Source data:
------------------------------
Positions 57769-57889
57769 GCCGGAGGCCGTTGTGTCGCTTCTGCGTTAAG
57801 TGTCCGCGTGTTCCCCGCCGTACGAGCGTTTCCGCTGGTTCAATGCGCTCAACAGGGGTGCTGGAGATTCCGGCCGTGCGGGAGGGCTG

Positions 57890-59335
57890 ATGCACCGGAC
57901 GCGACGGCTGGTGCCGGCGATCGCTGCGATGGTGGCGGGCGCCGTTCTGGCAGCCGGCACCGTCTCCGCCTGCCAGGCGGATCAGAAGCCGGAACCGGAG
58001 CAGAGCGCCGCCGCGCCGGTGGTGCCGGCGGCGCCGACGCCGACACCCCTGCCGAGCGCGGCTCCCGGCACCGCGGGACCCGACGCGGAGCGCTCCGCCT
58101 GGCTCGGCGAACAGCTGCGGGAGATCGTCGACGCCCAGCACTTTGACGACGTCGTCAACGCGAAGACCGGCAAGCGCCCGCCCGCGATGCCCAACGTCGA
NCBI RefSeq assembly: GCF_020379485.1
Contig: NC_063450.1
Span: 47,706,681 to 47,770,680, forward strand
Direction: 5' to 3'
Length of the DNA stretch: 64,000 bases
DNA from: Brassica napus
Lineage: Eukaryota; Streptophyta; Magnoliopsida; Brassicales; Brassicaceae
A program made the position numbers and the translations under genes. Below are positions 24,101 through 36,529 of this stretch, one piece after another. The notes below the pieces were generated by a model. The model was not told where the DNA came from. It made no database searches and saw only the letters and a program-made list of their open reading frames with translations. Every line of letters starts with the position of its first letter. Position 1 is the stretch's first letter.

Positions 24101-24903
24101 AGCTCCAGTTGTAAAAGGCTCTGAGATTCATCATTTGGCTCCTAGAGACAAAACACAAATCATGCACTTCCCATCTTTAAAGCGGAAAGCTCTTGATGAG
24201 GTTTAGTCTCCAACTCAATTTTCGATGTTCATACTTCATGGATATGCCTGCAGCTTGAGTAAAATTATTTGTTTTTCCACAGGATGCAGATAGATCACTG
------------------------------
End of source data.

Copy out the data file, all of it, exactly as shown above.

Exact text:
Positions 57769-57889
57769 GCCGGAGGCCGTTGTGTCGCTTCTGCGTTAAG
57801 TGTCCGCGTGTTCCCCGCCGTACGAGCGTTTCCGCTGGTTCAATGCGCTCAACAGGGGTGCTGGAGATTCCGGCCGTGCGGGAGGGCTG

Positions 57890-59335
57890 ATGCACCGGAC
57901 GCGACGGCTGGTGCCGGCGATCGCTGCGATGGTGGCGGGCGCCGTTCTGGCAGCCGGCACCGTCTCCGCCTGCCAGGCGGATCAGAAGCCGGAACCGGAG
58001 CAGAGCGCCGCCGCGCCGGTGGTGCCGGCGGCGCCGACGCCGACACCCCTGCCGAGCGCGGCTCCCGGCACCGCGGGACCCGACGCGGAGCGCTCCGCCT
58101 GGCTCGGCGAACAGCTGCGGGAGATCGTCGACGCCCAGCACTTTGACGACGTCGTCAACGCGAAGACCGGCAAGCGCCCGCCCGCGATGCCCAACGTCGA
NCBI RefSeq assembly: GCF_020379485.1
Contig: NC_063450.1
Span: 47,706,681 to 47,770,680, forward strand
Direction: 5' to 3'
Length of the DNA stretch: 64,000 bases
DNA from: Brassica napus
Lineage: Eukaryota; Streptophyta; Magnoliopsida; Brassicales; Brassicaceae
A program made the position numbers and the translations under genes. Below are positions 24,101 through 36,529 of this stretch, one piece after another. The notes below the pieces were generated by a model. The model was not told where the DNA came from. It made no database searches and saw only the letters and a program-made list of their open reading frames with translations. Every line of letters starts with the position of its first letter. Position 1 is the stretch's first letter.

Positions 24101-24903
24101 AGCTCCAGTTGTAAAAGGCTCTGAGATTCATCATTTGGCTCCTAGAGACAAAACACAAATCATGCACTTCCCATCTTTAAAGCGGAAAGCTCTTGATGAG
24201 GTTTAGTCTCCAACTCAATTTTCGATGTTCATACTTCATGGATATGCCTGCAGCTTGAGTAAAATTATTTGTTTTTCCACAGGATGCAGATAGATCACTG